The novel coronavirus pandemic has given the cloud gaming market a shot in the arm. Online gaming services like NVIDIA's (NASDAQ:NVDA) GeForce Now and Microsoft's (NASDAQ:MSFT) Project xCloud have seen a surge in traffic as shelter-in-place orders and lockdowns across the globe have kept people confined to their homes.

So the COVID-19 outbreak could prove to be a blessing in disguise for the cloud gaming industry, which is still in its early phases of growth. Newzoo estimates that the cloud gaming market could clock a compound annual growth rate of 123% through 2023, generating $5.1 billion in revenue in an optimistic scenario. This could be a big deal for Advanced Micro Devices (NASDAQ:AMD), as the tech giant has been gradually expanding its reach in the cloud gaming space.

Person holding a video game controller.

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AMD has set itself up nicely to tap the cloud gaming opportunity

AMD has adopted a smart strategy to attack the cloud gaming opportunity. Instead of building a cloud gaming service of its own -- like what rival NVIDIA has done with GeForce Now -- AMD has been supplying hardware to the likes of Alphabet's (NASDAQ:GOOG) (NASDAQ:GOOGL) Google and Microsoft's Project xCloud streaming services.

When Microsoft announced Project xCloud back in 2018, it revealed that the company would deploy custom server hardware based on components used in the Xbox One console. AMD was the one making custom GPUs (graphics processing units) for the console then, which means that the chipmaker has been powering Microsoft's cloud gaming service.

Cut to the present, and it appears that AMD's relationship with Microsoft has strengthened. AMD has been selected to supply semi-custom GPUs for the Xbox Series X, set to hit the market this year. This indicates that AMD has deeply embedded itself within Microsoft's gaming ecosystem, and that could pay off handsomely in the long run, as demand for the software giant's game streaming platform has grown impressively.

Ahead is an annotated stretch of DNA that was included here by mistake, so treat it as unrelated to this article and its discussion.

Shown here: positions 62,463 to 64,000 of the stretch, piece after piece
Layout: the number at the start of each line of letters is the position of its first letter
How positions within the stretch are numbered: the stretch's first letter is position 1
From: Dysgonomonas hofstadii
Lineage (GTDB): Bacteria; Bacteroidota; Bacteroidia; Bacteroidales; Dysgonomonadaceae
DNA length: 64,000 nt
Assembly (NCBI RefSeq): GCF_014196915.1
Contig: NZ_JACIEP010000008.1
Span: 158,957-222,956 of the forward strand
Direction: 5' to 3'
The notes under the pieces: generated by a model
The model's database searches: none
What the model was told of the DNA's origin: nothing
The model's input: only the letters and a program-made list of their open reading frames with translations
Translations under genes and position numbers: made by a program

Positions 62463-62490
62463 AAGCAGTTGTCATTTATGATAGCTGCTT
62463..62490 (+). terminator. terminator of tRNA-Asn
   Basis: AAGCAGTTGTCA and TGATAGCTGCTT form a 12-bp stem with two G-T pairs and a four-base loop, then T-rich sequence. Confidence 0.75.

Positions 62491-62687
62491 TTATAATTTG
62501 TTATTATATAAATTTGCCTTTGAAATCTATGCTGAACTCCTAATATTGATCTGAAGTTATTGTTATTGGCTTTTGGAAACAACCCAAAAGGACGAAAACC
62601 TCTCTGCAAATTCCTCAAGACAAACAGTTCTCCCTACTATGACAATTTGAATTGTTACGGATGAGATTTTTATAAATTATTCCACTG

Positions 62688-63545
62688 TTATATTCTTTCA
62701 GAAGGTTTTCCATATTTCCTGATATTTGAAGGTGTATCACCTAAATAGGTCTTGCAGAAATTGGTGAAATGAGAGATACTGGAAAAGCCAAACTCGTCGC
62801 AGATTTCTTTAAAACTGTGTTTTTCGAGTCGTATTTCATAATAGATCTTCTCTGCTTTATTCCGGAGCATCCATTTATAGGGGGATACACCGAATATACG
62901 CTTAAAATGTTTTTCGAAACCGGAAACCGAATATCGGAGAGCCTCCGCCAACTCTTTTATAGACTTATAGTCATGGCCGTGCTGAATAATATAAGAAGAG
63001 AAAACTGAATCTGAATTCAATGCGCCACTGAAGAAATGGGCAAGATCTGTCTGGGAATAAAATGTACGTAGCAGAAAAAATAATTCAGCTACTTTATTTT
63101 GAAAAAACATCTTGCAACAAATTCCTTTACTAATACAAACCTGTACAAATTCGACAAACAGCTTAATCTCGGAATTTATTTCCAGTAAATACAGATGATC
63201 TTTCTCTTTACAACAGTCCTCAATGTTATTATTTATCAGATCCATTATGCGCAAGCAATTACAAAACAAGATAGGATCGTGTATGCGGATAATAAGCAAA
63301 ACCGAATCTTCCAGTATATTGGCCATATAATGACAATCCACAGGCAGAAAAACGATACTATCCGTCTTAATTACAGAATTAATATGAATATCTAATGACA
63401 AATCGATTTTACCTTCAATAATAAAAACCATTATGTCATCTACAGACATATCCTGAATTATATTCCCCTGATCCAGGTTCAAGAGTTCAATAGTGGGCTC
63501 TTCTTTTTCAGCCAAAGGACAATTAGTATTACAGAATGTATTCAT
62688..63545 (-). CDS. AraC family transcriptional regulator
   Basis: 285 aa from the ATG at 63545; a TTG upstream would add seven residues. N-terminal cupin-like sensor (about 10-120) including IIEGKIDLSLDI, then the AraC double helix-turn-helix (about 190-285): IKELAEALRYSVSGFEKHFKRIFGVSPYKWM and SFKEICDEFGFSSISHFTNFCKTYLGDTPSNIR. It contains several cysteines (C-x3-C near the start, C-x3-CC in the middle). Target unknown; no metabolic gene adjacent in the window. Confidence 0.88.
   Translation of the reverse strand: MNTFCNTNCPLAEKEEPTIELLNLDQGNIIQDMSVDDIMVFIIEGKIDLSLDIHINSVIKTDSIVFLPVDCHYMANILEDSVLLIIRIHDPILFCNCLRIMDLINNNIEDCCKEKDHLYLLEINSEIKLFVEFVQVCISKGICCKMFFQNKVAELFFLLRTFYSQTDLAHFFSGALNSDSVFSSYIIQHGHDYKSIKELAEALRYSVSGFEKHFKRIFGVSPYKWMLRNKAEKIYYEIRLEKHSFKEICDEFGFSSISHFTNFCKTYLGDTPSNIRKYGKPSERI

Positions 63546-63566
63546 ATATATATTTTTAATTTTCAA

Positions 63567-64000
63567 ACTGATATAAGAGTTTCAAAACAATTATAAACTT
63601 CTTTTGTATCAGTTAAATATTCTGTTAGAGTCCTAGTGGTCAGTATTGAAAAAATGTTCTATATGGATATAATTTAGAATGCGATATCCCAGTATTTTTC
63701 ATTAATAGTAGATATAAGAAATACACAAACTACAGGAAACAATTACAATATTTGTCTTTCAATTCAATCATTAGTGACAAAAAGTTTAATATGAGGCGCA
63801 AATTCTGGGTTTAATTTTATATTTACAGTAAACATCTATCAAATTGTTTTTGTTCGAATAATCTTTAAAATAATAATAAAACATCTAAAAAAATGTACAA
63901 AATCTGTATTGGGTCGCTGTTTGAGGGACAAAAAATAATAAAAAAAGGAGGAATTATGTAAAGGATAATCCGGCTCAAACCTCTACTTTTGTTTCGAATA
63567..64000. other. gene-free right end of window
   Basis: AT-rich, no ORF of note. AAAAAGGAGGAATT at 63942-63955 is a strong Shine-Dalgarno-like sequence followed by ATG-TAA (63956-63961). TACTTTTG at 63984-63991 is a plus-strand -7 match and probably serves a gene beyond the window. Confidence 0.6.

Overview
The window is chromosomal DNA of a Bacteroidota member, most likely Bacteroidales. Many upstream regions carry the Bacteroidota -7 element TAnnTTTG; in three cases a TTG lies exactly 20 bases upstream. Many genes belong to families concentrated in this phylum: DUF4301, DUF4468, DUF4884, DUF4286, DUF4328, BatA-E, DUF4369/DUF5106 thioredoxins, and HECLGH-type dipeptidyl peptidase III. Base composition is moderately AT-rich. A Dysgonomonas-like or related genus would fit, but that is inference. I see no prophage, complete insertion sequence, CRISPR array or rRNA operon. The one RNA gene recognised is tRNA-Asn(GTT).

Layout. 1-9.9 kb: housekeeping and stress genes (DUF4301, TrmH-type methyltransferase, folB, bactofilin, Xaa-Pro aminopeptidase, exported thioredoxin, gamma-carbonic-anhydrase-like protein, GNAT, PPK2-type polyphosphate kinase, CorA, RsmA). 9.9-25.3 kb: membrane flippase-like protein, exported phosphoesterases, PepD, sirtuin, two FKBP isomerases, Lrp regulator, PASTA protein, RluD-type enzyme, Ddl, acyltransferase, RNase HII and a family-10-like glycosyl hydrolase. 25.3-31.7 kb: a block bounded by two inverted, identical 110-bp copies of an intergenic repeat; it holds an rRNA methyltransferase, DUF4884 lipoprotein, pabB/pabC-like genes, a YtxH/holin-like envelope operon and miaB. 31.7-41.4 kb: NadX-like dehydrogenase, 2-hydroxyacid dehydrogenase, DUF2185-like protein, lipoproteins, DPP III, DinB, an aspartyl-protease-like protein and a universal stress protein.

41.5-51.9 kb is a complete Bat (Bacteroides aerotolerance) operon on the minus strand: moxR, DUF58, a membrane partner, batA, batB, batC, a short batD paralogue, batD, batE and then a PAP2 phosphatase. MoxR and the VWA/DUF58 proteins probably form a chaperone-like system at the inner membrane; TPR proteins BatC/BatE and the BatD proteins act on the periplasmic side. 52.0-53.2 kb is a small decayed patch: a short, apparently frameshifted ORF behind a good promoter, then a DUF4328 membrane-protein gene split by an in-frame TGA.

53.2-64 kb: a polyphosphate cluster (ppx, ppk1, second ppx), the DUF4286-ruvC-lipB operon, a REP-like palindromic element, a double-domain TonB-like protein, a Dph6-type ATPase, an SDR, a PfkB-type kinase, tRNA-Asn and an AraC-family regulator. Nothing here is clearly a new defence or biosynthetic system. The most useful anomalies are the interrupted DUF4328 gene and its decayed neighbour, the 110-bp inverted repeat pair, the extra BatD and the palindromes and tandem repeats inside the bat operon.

Microsoft's Xbox Game Pass video game subscription service has more than 10 million active subscribers. The platform has seen a 130% jump in multiplayer gaming between March and April this year, and Microsoft is all set to use the existing strength of this platform to boost the Project xCloud game streaming service.

Phil Spencer, the head of Xbox, recently wrote in a blog that the company will start offering Project xCloud on Game Pass later this year. As a result, demand for AMD's cloud-optimized graphics cards could improve in the coming months.

Similarly, AMD is also supplying custom GPUs for Google's Stadia game streaming platform. According to a third-party report, the Google Stadia mobile app recently crossed 1 million installs since its launch in November last year. The app could be a good indicator of the platform's popularity, as it needs to be installed by a user to configure the controller.

Alphabet announced last month that it will be offering two months of Stadia Pro access to users for free. The move seems to have boosted the platform's popularity, as the Stadia app was installed a record 225,000 in one week after the service was made free.

All in all, the increasing popularity of Google Stadia and Project xCloud bode well for AMD's GPU business. More importantly, it will continue to push the envelope in this space, as its latest partnership suggests.

Another smart move

AMD also recently announced that it will be partnering with Oxide Games to improve the graphics performance of cloud games. Though AMD didn't share much detail about the multi-year partnership, its press release did make it clear that the two companies plan to make "tools and technologies for cloud rendering designed from the ground up to embrace the real-time demands of cloud-based gaming."

Oxide is known for its proprietary Nitrous Engine, which is specifically designed for cloud gaming. The engine currently supports the 64-bit Windows platform, and it aims to expand into Sony's PlayStation 4, Xbox One, and Valve's Steam OS, according to Oxide Games' website. The company also claims that the Nitrous Engine can deliver a 500% bump in CPU (central processing unit) performance and a 5x jump in graphics performance, and also improve battery life by a factor of three.

Though details about the partnership are sketchy right now, AMD may have made the right move by teaming up with Oxide. The chipmaker can boost its expertise in this nascent market -- the Nitrous Engine has been in development since 2013 -- paving the way for AMD to make a bigger dent in the cloud gaming space.